I was just performing a Google search on “uniform polyhedron,” as I’m sure we all have on occasion while no one is looking. I must admit that I hadn’t realized that these little scamps may be regular (if also face and edge transitive), quasi-regular (if edge transitive but not face transitive), or semi-regular (if neither edge nor face transitive). It had also never struck me that the faces and vertices need not be convex, so many of the uniform polyhedra are also star polyhedra (I’m sure that you are as flabbergasted as me to learn this). All I can say is that I ran across this Wikipedia page and found much more than I bargained for.
Silly me. It turned out that what I was really looking for was the Platonic solids, which are regular, convex polyhedra (or polyhedrons) that are constructed by congruent (identical in shape and size), regular (all angles equal and all sides equal), polygonal faces with the same number of faces meeting at each vertex. There are only five solids that meet all these criteria: the tetrahedron (four triangular faces), the cube (six square faces), the octahedron (eight triangular faces), the dodecahedron (twelve pentagonal, or five-sided, faces), and the icosahedron (twenty triangular faces).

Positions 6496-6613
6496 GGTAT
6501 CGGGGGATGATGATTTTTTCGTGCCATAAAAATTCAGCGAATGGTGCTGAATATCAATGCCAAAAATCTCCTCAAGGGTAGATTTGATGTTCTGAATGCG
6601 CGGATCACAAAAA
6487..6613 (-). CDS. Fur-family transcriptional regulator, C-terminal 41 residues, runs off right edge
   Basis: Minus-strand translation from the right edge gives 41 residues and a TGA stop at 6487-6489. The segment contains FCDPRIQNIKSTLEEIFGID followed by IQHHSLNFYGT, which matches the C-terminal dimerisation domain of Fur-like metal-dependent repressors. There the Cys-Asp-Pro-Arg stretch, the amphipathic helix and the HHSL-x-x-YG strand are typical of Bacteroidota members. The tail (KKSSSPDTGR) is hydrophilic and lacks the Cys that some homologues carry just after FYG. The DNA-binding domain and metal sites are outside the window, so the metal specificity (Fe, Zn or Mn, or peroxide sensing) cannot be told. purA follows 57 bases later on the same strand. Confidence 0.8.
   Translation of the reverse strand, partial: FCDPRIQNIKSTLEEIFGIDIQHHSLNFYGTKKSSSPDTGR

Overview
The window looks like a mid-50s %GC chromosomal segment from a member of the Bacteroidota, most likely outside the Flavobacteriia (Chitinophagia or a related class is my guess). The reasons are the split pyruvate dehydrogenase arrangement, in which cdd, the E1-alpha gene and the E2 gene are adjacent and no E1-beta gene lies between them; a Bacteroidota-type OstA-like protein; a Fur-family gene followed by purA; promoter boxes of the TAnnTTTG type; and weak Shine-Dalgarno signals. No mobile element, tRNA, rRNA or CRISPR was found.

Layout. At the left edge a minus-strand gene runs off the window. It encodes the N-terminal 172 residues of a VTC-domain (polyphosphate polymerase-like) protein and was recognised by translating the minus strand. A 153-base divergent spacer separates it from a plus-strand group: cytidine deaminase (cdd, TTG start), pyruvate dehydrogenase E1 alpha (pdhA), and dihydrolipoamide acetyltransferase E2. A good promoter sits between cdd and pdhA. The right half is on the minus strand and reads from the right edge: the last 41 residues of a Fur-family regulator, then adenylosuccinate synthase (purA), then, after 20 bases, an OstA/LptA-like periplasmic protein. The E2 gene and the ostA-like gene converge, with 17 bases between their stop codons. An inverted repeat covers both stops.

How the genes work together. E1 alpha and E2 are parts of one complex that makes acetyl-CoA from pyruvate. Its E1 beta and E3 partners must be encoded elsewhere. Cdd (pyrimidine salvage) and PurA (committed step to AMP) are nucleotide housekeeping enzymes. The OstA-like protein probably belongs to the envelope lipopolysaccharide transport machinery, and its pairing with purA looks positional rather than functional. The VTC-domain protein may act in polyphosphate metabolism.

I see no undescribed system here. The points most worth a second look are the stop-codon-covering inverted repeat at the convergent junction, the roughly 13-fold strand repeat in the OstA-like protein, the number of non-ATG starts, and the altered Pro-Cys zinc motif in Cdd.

It turned out it was the icosahedron (plural icosahedra or icosahedrons) that I was looking for. The reason for my interest is that I just saw a mega-cool project on the hackaday.io website. As we see from this video, the project’s creators have constructed an icosahedron covered in flashing LEDs.
As I always say: “Show me a LED flashing, and I’ll show you a man drooling.” First, you can display images on this little beauty. Second, it’s equipped with an attitude sensor, which allows the images to be stabilized so they don’t appear to move when the icosahedron is rotated.
Now, this is pretty tasty, but do you remember my Awesome Audio-Reactive Artifact project? As you might recall, I started by taking a small faux antique suitcase and adding some defunct vacuum tubes.
I also attached a bunch of tri-colored LEDs to the bottom of the tubes. Then I used a microphone breakout board (BOB), a MSGEQ7 audio spectrum analyzer chip, and an Arduino to transform this little beauty into an audio-reactive display.
Well, I was just idly wondering how I would go about adding audio-reactive capabilities to a LED-covered icosahedron (i.e., how would you display the different frequencies colors to best effect), not that I have one… yet. What say you? Could you be tempted to build one of these little rascals?